Seventh Annual NSF-Funded Solicitation for Tissue Engineering Research Utilizing the ISS National Lab Now Open

For the seventh consecutive year, the U.S. National Science Foundation (NSF) is funding a solicitation seeking projects that utilize the International Space Station (ISS) National Laboratory to advance tissue engineering and mechanobiology research. Through this solicitation, NSF will provide up to $1.6 million in funding for multiple projects intending to leverage the orbiting laboratory.

NASA astronaut and Expedition 62 Flight Engineer, Jessica Meir, conducts cardiac research in the Life Sciences Glovebox onboard the International Space Station. Image Credit: NASA

Microgravity affects organisms—from bacteria to humans, inducing changes such as altered gene expression and DNA regulation, changes in cellular function and physiology, and 3D aggregation of cells. Research leveraging these effects can drive advances in modeling healthy and pathological tissues and organs, disease diagnosis and treatment, regenerative medicine, and many other areas within the engineering and biomedical sciences.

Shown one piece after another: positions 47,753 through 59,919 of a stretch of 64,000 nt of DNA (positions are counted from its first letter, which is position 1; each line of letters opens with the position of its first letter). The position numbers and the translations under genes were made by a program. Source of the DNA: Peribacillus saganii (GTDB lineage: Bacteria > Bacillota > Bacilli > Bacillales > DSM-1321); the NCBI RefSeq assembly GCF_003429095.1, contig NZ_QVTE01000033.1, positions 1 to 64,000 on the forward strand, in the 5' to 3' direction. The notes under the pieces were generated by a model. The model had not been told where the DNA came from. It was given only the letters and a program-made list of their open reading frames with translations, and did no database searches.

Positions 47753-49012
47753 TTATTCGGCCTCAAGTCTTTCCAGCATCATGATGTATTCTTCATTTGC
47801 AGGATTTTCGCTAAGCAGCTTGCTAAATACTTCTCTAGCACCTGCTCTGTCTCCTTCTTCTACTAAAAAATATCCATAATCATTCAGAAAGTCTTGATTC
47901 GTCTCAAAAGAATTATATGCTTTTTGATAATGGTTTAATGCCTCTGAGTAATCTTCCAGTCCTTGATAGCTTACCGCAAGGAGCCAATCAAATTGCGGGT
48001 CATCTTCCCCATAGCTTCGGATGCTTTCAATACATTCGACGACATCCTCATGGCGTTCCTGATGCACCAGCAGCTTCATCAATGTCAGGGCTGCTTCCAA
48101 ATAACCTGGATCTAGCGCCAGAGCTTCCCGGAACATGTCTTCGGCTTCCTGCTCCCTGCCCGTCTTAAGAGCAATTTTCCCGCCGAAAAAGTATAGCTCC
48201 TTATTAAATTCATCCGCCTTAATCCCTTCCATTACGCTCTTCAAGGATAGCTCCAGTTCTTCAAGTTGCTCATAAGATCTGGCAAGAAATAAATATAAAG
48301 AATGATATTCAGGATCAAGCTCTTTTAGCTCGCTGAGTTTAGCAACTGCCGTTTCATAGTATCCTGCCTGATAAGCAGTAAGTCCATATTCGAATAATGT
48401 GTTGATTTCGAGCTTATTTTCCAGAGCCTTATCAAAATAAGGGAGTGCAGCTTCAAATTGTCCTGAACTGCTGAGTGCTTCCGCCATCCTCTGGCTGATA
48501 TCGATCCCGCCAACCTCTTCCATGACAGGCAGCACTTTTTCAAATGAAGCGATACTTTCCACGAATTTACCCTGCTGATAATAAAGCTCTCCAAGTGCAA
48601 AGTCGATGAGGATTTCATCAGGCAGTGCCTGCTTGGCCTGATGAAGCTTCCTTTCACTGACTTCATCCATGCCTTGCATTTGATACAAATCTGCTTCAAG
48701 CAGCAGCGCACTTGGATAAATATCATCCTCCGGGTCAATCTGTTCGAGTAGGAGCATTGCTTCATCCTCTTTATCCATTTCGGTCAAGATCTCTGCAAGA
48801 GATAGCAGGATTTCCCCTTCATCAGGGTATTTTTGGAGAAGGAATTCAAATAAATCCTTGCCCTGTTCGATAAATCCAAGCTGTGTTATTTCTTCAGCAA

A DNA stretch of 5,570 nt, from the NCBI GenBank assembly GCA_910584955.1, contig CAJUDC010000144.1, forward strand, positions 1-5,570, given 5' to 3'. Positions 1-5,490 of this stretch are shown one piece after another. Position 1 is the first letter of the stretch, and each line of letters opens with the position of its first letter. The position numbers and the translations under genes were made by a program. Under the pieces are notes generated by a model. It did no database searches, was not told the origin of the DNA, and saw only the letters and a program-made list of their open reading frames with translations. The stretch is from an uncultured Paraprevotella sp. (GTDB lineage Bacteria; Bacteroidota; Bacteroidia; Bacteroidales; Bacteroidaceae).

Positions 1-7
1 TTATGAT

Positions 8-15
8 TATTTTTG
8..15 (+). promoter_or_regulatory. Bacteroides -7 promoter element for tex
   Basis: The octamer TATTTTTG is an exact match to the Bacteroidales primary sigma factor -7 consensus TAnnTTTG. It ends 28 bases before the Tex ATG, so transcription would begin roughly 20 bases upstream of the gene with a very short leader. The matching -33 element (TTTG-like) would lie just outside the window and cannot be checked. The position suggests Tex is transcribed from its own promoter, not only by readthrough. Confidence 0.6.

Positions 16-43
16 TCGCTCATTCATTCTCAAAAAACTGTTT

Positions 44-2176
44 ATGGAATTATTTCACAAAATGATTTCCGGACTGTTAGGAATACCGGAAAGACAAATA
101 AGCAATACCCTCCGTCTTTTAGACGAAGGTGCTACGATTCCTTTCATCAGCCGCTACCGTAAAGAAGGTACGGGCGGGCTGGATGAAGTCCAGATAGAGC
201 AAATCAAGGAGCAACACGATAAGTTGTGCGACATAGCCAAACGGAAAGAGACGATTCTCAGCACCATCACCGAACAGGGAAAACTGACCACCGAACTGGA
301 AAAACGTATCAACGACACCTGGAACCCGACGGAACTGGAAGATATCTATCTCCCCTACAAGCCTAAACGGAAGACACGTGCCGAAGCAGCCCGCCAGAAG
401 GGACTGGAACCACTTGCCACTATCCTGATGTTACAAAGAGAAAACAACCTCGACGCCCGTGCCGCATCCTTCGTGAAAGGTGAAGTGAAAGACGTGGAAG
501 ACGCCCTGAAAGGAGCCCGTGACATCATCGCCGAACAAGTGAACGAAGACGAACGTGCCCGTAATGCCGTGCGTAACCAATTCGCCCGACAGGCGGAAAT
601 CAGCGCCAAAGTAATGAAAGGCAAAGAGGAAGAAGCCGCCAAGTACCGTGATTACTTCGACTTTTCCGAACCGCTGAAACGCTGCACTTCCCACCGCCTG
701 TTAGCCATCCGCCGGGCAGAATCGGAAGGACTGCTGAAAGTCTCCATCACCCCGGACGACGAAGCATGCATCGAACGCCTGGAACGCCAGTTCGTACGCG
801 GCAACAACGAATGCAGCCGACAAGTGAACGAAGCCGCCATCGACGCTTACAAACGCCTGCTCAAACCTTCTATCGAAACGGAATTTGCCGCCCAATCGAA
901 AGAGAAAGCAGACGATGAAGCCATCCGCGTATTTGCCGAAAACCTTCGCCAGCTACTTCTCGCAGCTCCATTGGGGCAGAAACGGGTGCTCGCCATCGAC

Fundamental science is a strategic focus area for the ISS National Lab, and knowledge gained from such studies could have profound impacts on future research and technology development that brings value to our nation and the scientific community. The Center for the Advancement of Science in Space™, manager of the ISS National Lab, has established powerful multiyear partnerships with government agencies such as NSF to fund fundamental research on the orbiting laboratory. NSF supports transformative research to help drive the U.S. economy, enhance national security, and maintain America’s position as a global leader in innovation.

A project selected from a prior NSF-funded solicitation from researchers at the University of California, San Francisco is slated to launch on SpaceX's upcoming 29th Commercial Resupply Services (CRS) mission to the space station. The investigation aims to utilize 3D-immune-liver tissue chips in space to better understand the relationship between immune system aging and the ability of liver cells to regenerate. The research team will then look for possible ways to slow the aging process and enhance the liver healing process for patients on Earth.

This solicitation follows a two-step submission process. All interested investigators must first submit an ISS National Lab Feasibility Review Form for evaluation of the concept’s operational feasibility. The deadline to submit a Feasibility Review Form is January 15, 2024. Only investigators whose concept passes the Feasibility Review Form step will be invited to submit a full proposal. The full proposal submission deadline is March 15, 2024.


The opinions expressed here are the views of the writer and do not necessarily reflect the views and opinions of AZoLifeSciences.
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